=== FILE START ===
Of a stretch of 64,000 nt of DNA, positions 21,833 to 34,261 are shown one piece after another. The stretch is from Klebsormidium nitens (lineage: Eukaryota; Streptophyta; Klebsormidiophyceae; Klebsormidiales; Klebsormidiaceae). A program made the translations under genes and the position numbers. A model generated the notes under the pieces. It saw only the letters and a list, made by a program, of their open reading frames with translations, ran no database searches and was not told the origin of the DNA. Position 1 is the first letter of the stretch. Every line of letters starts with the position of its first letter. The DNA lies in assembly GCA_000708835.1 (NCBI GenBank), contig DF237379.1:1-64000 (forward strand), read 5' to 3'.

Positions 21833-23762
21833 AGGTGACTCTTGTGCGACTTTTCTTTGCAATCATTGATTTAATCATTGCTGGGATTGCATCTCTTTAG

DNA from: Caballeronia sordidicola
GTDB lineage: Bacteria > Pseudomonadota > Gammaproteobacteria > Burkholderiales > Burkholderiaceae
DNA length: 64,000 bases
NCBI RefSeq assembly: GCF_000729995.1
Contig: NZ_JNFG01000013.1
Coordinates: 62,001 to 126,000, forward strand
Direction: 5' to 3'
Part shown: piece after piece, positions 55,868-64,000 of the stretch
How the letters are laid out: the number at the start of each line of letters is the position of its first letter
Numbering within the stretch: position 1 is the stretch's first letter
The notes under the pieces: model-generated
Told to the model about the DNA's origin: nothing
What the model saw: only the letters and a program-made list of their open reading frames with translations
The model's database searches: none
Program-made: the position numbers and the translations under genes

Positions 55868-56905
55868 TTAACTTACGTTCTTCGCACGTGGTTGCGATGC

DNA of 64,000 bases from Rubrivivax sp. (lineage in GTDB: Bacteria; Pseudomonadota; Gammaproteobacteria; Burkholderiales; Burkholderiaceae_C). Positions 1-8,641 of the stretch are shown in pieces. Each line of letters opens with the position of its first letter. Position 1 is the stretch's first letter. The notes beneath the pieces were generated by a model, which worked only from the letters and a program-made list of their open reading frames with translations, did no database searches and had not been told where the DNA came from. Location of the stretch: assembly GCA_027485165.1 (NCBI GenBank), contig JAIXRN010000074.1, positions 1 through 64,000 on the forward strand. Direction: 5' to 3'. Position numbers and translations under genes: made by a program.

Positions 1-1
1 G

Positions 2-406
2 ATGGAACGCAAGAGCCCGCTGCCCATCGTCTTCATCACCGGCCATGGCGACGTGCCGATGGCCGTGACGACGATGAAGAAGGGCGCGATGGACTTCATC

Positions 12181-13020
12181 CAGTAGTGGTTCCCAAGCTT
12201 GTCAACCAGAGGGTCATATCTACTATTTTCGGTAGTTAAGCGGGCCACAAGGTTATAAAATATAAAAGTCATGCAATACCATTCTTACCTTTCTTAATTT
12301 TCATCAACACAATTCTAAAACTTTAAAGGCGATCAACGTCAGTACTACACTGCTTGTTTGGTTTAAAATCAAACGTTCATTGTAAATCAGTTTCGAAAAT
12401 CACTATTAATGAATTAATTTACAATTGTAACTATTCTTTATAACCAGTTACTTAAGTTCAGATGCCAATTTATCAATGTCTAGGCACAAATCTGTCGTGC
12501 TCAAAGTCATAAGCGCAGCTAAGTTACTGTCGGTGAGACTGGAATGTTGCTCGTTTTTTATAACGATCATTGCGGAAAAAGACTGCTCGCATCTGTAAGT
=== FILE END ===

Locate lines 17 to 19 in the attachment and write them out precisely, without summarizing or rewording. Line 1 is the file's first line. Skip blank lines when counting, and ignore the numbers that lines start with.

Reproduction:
The model's database searches: none
Program-made: the position numbers and the translations under genes

Positions 55868-56905